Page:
A History of the County of Essex: Volume 2. Originally published by Victoria County History, London, 1907.
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HOUSES OF CISTERCIAN MONKS
9. THE ABBEY OF COGGESHALL (fn. 1)
Coggeshall, founded by King Stephen and Queen Maud, was one of the thirteen English houses of the order of Savigny, the whole of which joined the Cistercians in 1147. Savigny itself was situated within the county of Mortain, and to this connexion with Stephen, as count of Mortain, the selection of the order of the new abbey was no doubt due. The choice of the site, on the other hand, came from the queen, Coggeshall being one of the manors held by her father, Count Eustace of Boulogne. In her foundation charter (fn. 2) she granted the manor to the monks to hold as fully as she and her father had held it, and the grant was confirmed by charters of Stephen and their son William, count of Boulogne.
The date of the foundation is given in different annals in years varying from 1137 to 1142; but the most probable seems to be 1140, as given by the historian Ralph, the sixth abbot, who states that the convent assembled on 3 August. (fn. 3) He is certain to have had good evidence, and moreover correctly records an eclipse in the same year. This date is consistent (fn. 4) with the evidence of the queen's foundation charter. Ralph tells us that the high altar was dedicated to St. Mary and St. John the Baptist on 15 August, 1167, by Gilbert Foliot, bishop of London, who on the same day solemnly celebrated mass at that altar, Simon de Toni being the abbot. (fn. 5) Later, we learn from him that on the day of the Circumcision, 1216, while tierce was being said, some of King John's army violently entered the abbey and carried off twenty-two horses of the bishop of London and others. (fn. 6) But he gives no further information towards the history of the abbey beyond mentioning the succession of the early abbots and a mysterious occurrence, that was never cleared up, in the time of Peter, the fourth abbot. A lay brother, Robert, who had the care of the guests, entered the guest hall as usual before the hour of refection and there found several persons dressed as Templars. He conversed with them and reported their arrival to the abbot, but on his return found no one, and the porters said that no such persons had passed the gates. (fn. 7)
Henry II, by a charter dated at Rouen early in his reign, granted protection and liberties to the abbey, and confirmed several grants made to it; and this charter was confirmed by Edward I in 1290. (fn. 8) Richard I on 15 September, 1189, granted a charter of liberties; John on 1 January, 1204, granted licence for the abbot and convent to enclose their wood in their manor of Coggeshall (fn. 9); and Henry III on 2 April, 1257, granted licence for them to enclose woods in Tolleshunt Major, Tolleshunt Tregoz, Inworth, Childerditch and Little Warley, with various detailed provisions. (fn. 10) The same king also on 26 May, 1247, granted to them free warren in their demesne lands at Coggeshall; on 10 October, 1250, a fair at Coggeshall on the vigil and day of St. Peter ad Vincula and the six days following; and on 6 April, 1256, a market there on Saturdays. All these charters, as well as Queen Maud's foundation charter, were confirmed by Edward II in 1325, (fn. 11) and by Richard II in 1389. (fn. 12)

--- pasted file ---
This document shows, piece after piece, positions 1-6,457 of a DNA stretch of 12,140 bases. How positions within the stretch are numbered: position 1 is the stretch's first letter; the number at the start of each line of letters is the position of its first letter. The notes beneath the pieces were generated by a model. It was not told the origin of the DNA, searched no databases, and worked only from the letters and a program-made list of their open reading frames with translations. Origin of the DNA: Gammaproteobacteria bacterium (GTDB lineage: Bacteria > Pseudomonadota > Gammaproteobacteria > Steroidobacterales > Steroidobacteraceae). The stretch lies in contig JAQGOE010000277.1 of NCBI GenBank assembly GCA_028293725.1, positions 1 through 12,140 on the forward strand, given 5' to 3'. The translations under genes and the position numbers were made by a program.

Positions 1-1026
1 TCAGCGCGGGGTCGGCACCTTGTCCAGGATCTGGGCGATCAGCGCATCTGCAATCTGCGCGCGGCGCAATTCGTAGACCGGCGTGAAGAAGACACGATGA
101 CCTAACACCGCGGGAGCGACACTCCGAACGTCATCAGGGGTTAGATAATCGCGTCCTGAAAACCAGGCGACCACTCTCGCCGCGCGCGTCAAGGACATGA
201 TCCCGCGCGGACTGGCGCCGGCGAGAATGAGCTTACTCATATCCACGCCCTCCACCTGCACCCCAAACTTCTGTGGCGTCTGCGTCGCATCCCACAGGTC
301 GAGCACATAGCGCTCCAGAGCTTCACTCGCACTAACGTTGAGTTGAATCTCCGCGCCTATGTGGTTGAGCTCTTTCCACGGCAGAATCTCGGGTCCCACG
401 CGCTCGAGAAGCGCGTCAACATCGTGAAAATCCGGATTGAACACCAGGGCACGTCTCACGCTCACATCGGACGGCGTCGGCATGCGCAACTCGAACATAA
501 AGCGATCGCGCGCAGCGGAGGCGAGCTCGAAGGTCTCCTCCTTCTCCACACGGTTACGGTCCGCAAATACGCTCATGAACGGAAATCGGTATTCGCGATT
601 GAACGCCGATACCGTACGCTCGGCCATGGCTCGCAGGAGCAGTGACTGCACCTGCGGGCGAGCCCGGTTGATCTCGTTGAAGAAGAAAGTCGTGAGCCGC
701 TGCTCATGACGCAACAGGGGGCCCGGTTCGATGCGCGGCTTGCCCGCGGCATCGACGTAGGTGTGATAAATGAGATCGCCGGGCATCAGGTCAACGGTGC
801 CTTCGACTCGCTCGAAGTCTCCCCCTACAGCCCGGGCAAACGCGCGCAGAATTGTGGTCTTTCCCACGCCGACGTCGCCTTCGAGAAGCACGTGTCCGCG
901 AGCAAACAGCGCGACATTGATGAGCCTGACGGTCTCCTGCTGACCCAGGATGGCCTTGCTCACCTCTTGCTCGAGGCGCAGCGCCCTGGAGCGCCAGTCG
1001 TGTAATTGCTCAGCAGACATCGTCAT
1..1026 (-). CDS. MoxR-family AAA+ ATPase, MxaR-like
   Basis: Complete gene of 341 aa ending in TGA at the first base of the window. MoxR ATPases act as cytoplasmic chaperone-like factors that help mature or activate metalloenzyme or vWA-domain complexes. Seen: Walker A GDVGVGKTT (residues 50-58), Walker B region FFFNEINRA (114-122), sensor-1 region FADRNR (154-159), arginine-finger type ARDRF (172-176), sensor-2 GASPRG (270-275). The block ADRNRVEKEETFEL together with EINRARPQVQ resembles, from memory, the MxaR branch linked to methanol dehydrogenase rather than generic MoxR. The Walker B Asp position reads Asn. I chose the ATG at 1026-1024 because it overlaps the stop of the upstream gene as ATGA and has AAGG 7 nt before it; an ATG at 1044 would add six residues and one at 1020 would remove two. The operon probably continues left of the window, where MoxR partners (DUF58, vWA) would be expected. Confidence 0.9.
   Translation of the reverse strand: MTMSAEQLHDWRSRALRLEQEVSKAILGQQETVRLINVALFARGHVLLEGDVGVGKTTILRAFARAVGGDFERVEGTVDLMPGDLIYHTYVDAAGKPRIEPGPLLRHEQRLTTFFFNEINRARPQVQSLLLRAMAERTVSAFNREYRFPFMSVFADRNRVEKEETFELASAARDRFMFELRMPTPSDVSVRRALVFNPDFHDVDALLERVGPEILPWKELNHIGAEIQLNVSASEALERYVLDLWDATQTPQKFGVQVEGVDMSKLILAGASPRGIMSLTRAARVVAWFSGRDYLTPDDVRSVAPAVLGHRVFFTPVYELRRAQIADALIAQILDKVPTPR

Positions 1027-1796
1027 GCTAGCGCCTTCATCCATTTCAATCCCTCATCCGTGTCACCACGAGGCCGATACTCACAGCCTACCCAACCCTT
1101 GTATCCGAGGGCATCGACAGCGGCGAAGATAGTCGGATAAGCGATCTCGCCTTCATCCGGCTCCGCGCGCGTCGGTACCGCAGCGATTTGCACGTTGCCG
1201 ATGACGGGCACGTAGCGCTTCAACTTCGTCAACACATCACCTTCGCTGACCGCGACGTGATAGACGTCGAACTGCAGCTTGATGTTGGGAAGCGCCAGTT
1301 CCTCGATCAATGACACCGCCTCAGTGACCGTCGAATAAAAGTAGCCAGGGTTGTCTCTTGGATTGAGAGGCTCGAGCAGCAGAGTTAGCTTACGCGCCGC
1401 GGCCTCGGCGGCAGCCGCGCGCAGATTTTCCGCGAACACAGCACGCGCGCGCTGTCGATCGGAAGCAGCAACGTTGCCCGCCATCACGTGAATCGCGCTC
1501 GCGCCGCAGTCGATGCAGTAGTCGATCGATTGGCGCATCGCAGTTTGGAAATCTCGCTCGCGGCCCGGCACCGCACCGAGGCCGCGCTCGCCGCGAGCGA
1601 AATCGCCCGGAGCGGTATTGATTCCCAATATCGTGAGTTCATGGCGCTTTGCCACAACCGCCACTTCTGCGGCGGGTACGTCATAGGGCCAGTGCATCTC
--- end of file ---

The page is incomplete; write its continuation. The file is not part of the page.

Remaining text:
The Taxation of 1291 mentions temporalities of the abbey amounting to £131 11s. 6d. yearly, of which £67 11s. 10d.—or more than half— came from Coggeshall itself. The next largest sums were £14 3s. 2d. from Tolleshunt Major, £9 9s. 1d. from Childerditch, £8 from Barkway in Hertfordshire, and £6 13s. 4d. from Inworth. Goldhanger, Warley, Feering, Tolleshunt Tregoz, Springfield, Easthorpe, Horndon, Colchester and Marks Hall each contributed over £1, and fourteen other places smaller amounts.
Not long after its foundation the abbey had a dispute about the church of Coggeshall with the Cluniac priory of Rumilly, near Boulogne, which Count Eustace of Boulogne had founded in 1105, (fn. 13) and to which he had probably granted the church. The matter is referred to in two letters (fn. 14) from John of Salisbury to Pope Adrian IV (1154-9). The abbot and convent said that they had the church canonically by agreement with Prior Theobald and the convent of Rumilly, for a pension to be paid to Rumilly, and that certain monks of Rumilly would bear witness to this. These were not to be found, and the Coggeshall party alleged that they had been sent away by the prior lest they should testify to the truth. The abbey retained the church, and the tithes were appropriated to it by Eustace, bishop of London, on 8 January, 1223; (fn. 15) but a yearly rent of 10 marks was paid to Rumilly. (fn. 16) The abbot and convent were pardoned in 1385 for having obtained a release of this without licence. (fn. 17)